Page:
Mona Abou Alfa, from the Advisory Committee for Participation and Integration in Berlin: ‘Migrants are bridges between different cultures; they enrich societies and shorten distances between people’

People with a history of migration have skills, experience and a willingness to engage, which is why they should be involved in the society: they are bridges between different cultures, they enrich the contexts in which they are and they shorten the distance between human beings, breaking down prejudices, bad information and misunderstandings. This is what Mona Abou Alfa, from the Advisory Committee for Participation and Integration of the Berlin Mitte district office (the central district) said: “The Mitte District Office for Participation and Integration and the project sponsor moveGLOBAL e. V. are cooperation partners in the EMVI project. With this platform, we would like to enable the right to vote for everyone, regardless of citizenship, and we call for more financial and non-financial resources to be made available in order to enable unhindered participation for all”, she pointed out immediately.

What is the EMVI project’s contribution to solving the problems faced by migrants in Europe?

The EMVI project helped with organizing internal workshops to set the tone and to build a good workflow in the newly formed Advisory board for Participation and Integration in the District of Mitte, Berlin. We are also looking forward to using a web-platform created for us to interact with other advisory boards in Berlin. In Europe, the EMVI project has 3 pillars: increasing participation of people (especially women) with migrant backgrounds; increasing the capacity of local and regional authorities to effectively advise/interact with people with a history of migration; establishing innovative participation tools and opening new spaces for migrant voices to be heard.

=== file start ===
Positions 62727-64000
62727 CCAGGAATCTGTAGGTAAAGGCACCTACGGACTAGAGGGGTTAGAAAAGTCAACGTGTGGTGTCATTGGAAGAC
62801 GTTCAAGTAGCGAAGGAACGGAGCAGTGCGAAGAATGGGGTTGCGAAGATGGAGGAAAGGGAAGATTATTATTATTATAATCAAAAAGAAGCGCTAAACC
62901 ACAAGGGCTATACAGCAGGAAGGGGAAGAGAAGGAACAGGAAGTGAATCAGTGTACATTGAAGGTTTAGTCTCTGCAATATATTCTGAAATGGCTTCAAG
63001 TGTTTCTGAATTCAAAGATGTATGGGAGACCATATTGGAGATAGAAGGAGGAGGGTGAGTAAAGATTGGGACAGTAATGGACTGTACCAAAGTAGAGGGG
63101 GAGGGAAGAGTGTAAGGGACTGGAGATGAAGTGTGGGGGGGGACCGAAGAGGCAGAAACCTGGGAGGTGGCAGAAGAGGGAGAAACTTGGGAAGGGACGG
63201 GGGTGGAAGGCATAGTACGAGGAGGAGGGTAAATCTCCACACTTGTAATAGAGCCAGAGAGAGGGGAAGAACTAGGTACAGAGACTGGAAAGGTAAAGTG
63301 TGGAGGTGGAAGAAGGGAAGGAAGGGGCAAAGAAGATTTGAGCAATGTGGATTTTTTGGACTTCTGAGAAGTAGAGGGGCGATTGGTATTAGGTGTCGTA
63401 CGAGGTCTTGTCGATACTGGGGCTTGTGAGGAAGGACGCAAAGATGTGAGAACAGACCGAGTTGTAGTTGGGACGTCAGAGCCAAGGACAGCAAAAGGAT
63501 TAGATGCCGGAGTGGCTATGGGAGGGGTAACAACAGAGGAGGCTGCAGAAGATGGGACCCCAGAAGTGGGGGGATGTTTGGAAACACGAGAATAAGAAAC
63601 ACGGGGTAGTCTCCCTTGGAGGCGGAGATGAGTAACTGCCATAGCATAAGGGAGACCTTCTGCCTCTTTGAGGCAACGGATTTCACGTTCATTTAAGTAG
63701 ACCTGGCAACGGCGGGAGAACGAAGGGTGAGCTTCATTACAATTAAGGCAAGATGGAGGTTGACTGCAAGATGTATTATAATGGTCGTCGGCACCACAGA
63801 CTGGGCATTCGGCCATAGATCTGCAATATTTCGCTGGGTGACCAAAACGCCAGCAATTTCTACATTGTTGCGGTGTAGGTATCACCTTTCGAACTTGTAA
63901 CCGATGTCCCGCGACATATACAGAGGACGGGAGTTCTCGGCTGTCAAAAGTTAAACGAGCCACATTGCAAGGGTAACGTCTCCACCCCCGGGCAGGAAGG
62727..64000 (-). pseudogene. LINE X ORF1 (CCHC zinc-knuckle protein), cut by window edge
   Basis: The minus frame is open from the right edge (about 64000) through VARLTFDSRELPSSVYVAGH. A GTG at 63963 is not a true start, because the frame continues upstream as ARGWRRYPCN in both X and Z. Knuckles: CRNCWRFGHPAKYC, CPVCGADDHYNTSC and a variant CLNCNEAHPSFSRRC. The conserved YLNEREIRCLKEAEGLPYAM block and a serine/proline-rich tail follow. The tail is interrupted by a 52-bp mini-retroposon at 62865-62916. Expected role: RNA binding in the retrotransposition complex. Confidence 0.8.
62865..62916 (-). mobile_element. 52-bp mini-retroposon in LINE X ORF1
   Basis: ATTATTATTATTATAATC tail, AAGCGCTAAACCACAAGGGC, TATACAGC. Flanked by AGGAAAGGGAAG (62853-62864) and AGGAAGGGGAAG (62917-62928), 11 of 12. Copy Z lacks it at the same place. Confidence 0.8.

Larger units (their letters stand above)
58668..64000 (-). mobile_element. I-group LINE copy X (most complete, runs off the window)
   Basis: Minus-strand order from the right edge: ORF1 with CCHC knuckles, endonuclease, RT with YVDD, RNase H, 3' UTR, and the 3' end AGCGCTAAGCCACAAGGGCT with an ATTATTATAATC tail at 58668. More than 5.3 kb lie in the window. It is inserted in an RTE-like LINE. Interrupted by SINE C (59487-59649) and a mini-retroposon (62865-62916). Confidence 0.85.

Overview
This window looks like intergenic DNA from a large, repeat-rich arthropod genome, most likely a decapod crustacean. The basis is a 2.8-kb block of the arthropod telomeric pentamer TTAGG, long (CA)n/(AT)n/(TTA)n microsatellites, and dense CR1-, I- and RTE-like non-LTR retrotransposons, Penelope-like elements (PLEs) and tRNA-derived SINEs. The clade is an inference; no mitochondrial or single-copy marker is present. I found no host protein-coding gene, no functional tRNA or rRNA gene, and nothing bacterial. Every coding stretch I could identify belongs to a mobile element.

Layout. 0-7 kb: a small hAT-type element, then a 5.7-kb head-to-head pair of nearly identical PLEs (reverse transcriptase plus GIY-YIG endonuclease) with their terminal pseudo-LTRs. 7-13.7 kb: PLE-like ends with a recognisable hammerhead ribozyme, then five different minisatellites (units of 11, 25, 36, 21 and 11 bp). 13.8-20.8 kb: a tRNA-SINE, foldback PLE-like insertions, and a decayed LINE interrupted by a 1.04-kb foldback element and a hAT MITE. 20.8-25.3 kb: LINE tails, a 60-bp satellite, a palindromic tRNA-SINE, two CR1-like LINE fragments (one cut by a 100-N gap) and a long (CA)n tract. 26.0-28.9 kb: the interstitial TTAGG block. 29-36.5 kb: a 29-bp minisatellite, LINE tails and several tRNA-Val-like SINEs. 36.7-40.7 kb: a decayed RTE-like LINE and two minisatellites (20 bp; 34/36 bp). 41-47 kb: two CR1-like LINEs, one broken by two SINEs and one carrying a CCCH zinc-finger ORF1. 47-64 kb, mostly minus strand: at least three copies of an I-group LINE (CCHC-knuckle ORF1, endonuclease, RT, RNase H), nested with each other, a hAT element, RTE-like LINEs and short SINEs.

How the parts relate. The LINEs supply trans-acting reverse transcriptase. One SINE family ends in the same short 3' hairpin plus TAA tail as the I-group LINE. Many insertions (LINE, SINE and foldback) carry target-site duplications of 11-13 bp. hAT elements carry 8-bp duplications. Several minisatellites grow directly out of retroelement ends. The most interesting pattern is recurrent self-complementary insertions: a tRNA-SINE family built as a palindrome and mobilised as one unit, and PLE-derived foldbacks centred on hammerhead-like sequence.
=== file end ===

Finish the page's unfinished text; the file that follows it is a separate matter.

What do you expect from the meetings in Brussels?

I hoped to get the best possible results and I was curious to see how the meetings in Brussels would go. So far we have only managed to make small steps forward, so I hoped that these steps could become bigger and bigger, if possible, but I attended the meeting with positive thoughts and I am confident.

How do you feel after the meeting with the MEPs and the Commission’s representatives?

As a German with a migration history, I felt cornered in many ways, I felt limited. I see that we are making progress, for example with the introduction of new border control procedures or the improvement of IT systems adapted to the rules for asylum requests, but everything moves at a very slow pace and it takes years for it to arrive to full implementation. In this way we will not be able to achieve the goals we would like. During the meeting at DG-Home, we were told that we would have to present our requests in writing, in a maximum of two pages. It was a shame that there was no interpreter on site, especially as there were representatives from five EU countries present, many of whom did not speak English. In the European Parliament, we only had a short window of time with the representatives: four MEPs attended the meeting, but they had little time available. Only one MEP remained until the end of our 90 minutes, but he told us that unfortunately he couldn’t do anything for us, even though he was empathetic towards our problems. A positive outcome of our meeting at DG-Home was that the Commission sent a staff member to the round table. In my opinion, people with a migration history have skills, refugee experience and voluntary and political commitment, which is why it would be appropriate to involve them more in the society. Personally, I see myself as a bridge between different cultures and this could enrich the society. Prejudices, lack of information and misunderstandings mean that other cultures are not accepted and they don’t even exist in many people’s mind. Integration or inclusion requires a foundation that must be laid by both parties from the beginning, this is how we avoid the marginalization and exclusion of people with a history of migration. I would like people with a migration history to be seen in a positive way and to be recognized for their contribution, because this can have a motivating effect on their commitment.

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